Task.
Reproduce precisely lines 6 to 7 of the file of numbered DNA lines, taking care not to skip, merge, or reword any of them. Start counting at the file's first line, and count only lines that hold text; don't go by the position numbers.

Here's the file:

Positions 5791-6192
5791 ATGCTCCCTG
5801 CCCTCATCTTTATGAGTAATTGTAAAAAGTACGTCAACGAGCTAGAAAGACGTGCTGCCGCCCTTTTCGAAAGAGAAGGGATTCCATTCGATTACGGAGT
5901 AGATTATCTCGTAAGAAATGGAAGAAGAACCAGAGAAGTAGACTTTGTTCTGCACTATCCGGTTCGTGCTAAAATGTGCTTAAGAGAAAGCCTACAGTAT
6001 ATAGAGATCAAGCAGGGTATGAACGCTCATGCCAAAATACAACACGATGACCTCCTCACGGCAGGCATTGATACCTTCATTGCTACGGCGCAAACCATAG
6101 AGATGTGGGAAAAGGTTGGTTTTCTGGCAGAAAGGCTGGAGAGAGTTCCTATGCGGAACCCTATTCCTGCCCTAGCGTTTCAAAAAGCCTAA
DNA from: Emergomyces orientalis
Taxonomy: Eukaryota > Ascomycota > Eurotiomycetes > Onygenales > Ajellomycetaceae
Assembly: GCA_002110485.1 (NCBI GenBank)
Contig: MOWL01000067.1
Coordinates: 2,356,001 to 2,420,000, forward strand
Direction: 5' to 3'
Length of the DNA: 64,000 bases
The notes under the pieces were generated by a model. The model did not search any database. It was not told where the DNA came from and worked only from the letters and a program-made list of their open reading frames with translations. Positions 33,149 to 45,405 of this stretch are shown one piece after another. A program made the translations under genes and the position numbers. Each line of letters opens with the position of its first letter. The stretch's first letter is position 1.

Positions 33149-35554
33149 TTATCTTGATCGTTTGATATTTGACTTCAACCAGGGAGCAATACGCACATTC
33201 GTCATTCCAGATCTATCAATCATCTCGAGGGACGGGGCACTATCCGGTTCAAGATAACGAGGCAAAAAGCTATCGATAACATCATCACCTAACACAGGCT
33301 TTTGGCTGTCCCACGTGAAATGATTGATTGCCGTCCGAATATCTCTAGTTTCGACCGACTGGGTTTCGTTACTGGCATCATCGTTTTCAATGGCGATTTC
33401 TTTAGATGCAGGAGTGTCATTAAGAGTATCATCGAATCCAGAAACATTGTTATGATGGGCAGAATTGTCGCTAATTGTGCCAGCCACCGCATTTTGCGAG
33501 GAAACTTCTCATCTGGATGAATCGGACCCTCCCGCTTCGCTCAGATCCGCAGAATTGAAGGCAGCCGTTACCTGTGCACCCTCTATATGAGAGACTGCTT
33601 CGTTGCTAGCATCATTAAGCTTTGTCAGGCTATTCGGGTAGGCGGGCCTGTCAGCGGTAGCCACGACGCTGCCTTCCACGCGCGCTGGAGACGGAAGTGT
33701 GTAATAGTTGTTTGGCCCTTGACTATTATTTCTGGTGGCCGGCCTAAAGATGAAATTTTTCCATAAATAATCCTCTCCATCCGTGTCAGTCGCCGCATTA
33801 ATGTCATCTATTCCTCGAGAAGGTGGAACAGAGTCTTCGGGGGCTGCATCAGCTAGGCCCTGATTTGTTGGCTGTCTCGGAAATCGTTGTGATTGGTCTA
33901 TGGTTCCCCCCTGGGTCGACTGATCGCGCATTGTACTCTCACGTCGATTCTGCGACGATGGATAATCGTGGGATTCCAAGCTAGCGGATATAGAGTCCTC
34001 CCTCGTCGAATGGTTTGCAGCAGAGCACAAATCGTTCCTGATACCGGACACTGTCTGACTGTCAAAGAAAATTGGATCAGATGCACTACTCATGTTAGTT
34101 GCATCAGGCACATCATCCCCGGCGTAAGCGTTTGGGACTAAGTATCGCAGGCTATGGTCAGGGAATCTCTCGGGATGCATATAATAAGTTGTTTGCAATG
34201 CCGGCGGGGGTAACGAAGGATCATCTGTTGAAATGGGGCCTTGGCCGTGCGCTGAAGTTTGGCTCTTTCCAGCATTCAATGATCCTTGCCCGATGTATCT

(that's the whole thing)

6101 AGATGTGGGAAAAGGTTGGTTTTCTGGCAGAAAGGCTGGAGAGAGTTCCTATGCGGAACCCTATTCCTGCCCTAGCGTTTCAAAAAGCCTAA
DNA from: Emergomyces orientalis